Loneliness attacks physical and emotional well-being

By Rena Marken

Loneliness, once viewed as a mere emotional state, is now recognized as a serious health concern.

Harvard’s Study of Adult Development, a comprehensive 75-year study, has provided invaluable insights into the profound impact of loneliness on our well-being, particularly as we age. As the study reveals, loneliness is not just a psychological burden; it can have detrimental effects on our physical, emotional, and cognitive health.

Harvard’s research highlights the toxic nature of loneliness. Individuals who experience more isolation than they desire are not only less happy, but also face earlier declines in health and cognitive function, leading to shorter lives. Shockingly, more than one in five Americans report feeling lonely at any given time, emphasizing the pervasive nature of this issue. Loneliness, as the study suggests, is not confined to social isolation; it can thrive even in the midst of a crowd or within the bounds of a marriage.

One of the study’s key findings challenges the notion that the number of friends or the presence of a committed relationship is the sole determinant of well-being. Instead, it’s the quality of close relationships that proves crucial. Living amidst conflict, especially in marriages lacking affection, is revealed to be detrimental to health. The study emphasizes that warm and supportive relationships, rather than simply being in a relationship, play a pivotal role in maintaining overall health.

Intriguingly, the study found that middle-age individuals who were most satisfied in their relationships at age 50 were the healthiest at age 80. Surprisingly, it wasn’t cholesterol levels that proved to be the most predictive factor of a person’s health in old age–rather, it was their satisfaction in relationships. This reinforces the idea that close relationships act as a buffer against the challenges of aging.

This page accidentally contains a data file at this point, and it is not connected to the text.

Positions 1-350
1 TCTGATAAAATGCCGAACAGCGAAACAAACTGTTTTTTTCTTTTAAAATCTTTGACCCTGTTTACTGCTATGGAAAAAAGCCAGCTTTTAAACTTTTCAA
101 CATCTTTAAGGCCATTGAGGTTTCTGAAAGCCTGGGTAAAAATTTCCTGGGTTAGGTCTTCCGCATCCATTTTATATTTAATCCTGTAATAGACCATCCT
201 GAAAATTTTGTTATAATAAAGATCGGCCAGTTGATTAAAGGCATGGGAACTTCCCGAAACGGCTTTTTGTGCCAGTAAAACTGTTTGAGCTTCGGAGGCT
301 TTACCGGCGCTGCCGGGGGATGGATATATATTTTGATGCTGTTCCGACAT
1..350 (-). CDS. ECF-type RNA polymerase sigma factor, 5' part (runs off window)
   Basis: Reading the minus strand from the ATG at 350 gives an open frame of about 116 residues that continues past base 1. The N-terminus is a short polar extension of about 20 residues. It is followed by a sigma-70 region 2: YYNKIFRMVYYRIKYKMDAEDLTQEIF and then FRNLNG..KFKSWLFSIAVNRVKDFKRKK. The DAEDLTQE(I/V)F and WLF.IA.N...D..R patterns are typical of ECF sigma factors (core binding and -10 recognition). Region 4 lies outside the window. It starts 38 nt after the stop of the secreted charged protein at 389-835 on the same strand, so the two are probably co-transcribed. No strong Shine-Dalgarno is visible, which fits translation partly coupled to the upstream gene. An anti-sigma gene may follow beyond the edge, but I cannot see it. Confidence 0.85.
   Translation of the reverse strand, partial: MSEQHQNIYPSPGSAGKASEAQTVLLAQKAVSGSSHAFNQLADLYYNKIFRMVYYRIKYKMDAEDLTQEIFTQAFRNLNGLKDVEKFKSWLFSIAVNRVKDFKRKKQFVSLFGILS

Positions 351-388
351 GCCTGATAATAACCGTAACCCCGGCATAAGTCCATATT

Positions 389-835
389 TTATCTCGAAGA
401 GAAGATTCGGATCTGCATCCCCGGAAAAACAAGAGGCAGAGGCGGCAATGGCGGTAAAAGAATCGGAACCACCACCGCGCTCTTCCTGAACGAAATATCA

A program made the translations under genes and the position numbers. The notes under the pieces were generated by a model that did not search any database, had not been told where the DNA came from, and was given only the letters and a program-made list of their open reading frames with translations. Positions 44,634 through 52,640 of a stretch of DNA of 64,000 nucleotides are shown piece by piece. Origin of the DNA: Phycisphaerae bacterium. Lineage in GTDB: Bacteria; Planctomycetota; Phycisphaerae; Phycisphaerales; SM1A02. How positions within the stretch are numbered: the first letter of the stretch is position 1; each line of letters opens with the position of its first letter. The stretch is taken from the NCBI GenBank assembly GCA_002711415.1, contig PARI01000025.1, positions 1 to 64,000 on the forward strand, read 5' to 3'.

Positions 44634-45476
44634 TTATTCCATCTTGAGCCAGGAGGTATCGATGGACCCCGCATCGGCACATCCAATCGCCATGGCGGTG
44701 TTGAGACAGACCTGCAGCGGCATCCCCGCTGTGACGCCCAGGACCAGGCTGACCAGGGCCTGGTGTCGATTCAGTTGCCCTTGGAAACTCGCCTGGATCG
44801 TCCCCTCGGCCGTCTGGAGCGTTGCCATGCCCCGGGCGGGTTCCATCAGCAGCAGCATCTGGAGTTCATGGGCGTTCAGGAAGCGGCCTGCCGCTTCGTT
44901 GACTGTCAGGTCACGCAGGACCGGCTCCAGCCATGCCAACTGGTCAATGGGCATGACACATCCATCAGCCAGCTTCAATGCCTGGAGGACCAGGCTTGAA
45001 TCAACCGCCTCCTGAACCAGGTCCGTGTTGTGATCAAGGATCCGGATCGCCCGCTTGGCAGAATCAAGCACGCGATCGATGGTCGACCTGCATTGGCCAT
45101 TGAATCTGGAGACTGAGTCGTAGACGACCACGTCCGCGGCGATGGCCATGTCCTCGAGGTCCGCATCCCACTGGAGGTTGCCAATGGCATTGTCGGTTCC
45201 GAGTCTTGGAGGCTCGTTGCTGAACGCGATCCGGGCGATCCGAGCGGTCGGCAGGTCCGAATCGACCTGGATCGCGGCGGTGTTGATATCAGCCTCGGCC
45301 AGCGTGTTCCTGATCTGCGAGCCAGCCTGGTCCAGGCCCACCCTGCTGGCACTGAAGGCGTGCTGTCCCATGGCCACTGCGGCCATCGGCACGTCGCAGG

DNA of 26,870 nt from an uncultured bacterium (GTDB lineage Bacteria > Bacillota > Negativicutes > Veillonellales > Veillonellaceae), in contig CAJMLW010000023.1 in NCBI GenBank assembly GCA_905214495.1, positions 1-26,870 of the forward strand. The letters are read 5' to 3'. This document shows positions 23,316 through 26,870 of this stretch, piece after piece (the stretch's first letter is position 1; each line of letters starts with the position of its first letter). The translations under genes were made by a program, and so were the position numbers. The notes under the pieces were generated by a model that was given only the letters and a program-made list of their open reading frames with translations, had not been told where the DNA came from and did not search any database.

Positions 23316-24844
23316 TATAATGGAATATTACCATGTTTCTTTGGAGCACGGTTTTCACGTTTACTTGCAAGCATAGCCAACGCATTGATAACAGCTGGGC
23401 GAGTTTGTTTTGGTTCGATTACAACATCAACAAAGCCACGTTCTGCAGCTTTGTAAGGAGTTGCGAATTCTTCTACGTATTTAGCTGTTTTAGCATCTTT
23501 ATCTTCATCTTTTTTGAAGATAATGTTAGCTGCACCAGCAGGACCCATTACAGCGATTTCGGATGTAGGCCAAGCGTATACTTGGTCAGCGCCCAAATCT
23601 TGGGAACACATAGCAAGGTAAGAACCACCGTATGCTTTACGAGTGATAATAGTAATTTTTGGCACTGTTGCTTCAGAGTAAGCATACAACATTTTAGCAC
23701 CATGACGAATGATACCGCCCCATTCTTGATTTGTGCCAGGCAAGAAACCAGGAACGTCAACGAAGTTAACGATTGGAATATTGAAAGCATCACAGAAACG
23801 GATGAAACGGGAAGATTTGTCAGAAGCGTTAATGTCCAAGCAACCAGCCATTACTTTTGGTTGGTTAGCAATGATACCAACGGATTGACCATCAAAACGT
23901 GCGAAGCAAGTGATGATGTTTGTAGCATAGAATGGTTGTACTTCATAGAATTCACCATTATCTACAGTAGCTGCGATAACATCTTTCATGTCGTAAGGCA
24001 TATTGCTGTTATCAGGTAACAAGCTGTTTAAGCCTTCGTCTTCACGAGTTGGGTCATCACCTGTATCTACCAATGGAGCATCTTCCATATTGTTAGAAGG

Protecting body and mind

A crucial insight further emphasizes that strong relationships offer more than just physical protection; they extend to safeguarding cognitive well-being. Research reveals that securely attached relationships in one’s 80s contribute to enhanced memory retention. Individuals who find solace in partners they can rely on during times of need experience sustained cognitive function over time. Conversely, those entangled in relationships lacking trust face an accelerated decline in memory. Additionally, the study sheds light on the silent partnership between loneliness and mental health challenges. It uncovers a correlation between loneliness and heightened vulnerability to conditions such as depression, anxiety, and cognitive decline. The absence of social engagement and support not only exacerbates existing mental health issues, but also poses a barrier to recovery.

Harvard’s research challenges the modern pursuit of quick fixes and instant gratification. Relationships, it asserts, are messy, complicated, and lifelong. The study recommends actively tending to family and friends throughout one’s life, replacing workmates with new playmates in retirement. The happiest retirees in the study were those who invested time and effort into building meaningful connections beyond the workplace.